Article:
Crikey philosopher Charles Richardson writes:

Attorney-general Philip Ruddock is on the front foot this morning, defending the proposed sedition laws in The Age.
He opens with a swipe at Jon Stanhope: his “decision to release an
early draft of the anti-terrorism legislation has been hailed by many
as a triumph for democracy, but at least in the area of sedition laws,
it has been a triumph for misinformation, disinformation and
scare-mongering.”

At the time, the government criticised
Stanhope on the basis that (a) it was only a preliminary draft, with
changes still being made, and (b) breaching confidentiality undermined
the agreement reached between the states and the commonwealth. On the
sedition provisions, that’s none out of two: the version introduced to
parliament is unchanged from the Stanhope draft, and, as Steve Bracks and Peter Beattie have both pointed out, they were not part of what the premiers initially agreed to.

As
to the substantive objections, Ruddock shows that he still doesn’t get
it. It’s quite true that the sedition provisions have been “in the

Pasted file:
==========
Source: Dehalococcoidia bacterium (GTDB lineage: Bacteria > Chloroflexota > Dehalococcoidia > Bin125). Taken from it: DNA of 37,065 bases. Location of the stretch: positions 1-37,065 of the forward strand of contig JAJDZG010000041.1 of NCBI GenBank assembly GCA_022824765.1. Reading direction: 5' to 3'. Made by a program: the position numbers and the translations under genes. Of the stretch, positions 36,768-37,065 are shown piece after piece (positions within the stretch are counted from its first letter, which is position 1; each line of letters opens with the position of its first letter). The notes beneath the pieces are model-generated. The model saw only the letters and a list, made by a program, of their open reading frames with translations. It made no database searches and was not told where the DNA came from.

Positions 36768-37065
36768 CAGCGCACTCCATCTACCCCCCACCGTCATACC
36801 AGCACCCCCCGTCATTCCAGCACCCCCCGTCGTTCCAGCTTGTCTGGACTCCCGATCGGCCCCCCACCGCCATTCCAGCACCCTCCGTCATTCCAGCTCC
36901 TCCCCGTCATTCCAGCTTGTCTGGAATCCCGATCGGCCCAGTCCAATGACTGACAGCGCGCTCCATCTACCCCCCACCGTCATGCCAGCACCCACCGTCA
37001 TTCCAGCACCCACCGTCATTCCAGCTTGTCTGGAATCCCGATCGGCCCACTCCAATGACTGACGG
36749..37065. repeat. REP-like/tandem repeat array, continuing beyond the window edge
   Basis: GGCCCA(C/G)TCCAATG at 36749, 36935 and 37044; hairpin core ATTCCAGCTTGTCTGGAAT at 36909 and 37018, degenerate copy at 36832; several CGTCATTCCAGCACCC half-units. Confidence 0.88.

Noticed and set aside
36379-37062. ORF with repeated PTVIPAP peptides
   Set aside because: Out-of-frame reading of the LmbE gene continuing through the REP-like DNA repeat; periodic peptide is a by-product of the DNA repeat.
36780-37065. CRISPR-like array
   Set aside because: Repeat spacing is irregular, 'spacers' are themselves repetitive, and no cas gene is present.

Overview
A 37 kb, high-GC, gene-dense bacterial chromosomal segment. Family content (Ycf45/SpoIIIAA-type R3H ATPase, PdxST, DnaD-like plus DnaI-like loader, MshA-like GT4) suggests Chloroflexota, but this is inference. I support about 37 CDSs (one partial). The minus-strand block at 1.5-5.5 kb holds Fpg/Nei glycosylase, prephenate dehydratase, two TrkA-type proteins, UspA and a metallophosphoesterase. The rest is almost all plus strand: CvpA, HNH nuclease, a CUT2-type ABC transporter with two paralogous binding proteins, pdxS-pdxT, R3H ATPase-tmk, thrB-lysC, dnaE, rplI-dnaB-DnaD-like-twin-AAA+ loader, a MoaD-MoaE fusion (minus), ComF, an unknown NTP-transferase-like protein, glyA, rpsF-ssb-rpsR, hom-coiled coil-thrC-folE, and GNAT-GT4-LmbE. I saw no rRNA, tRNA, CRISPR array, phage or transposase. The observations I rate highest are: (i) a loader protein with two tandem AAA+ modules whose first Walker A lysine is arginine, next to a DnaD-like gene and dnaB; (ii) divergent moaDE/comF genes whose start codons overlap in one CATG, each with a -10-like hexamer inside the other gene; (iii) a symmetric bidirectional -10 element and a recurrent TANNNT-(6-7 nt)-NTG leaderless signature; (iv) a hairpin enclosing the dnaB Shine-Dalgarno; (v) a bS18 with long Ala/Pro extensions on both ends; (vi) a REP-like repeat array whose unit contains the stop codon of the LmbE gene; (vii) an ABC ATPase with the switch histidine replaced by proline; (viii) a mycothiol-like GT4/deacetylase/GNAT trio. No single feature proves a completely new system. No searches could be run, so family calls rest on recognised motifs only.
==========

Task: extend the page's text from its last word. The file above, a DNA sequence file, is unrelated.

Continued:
Crimes Act for at least 40 years and some elements date back 80 years.”
But that’s part of the problem. They’re archaic, they hark back to a
time when expressing dissatisfaction with the monarch was a hazardous
business. We have many obsolete laws on the books, and most of the time
we don’t worry about them too much, but if a government chooses to
re-enact them (and with stiffer penalties) it’s cause for concern.

And
Ruddock ignores completely the way the sedition laws are actually being
extended. As well as stirring up domestic disaffection, it will also be
an offence to utter words that have nothing to do with Australia’s
institutions or political system, but take sides in a foreign war where
Australian troops are engaged – even if they are the aggressors.

In the same paper, Laurence Maher analyses in
detail the history of the sedition laws, including their discreditable
use during the Cold War. But at least the Soviet Union had ICBMs
trained on Australia. The only Australians threatened by the Iraqi
resistance are those that we have chosen to send there in an illegal
war.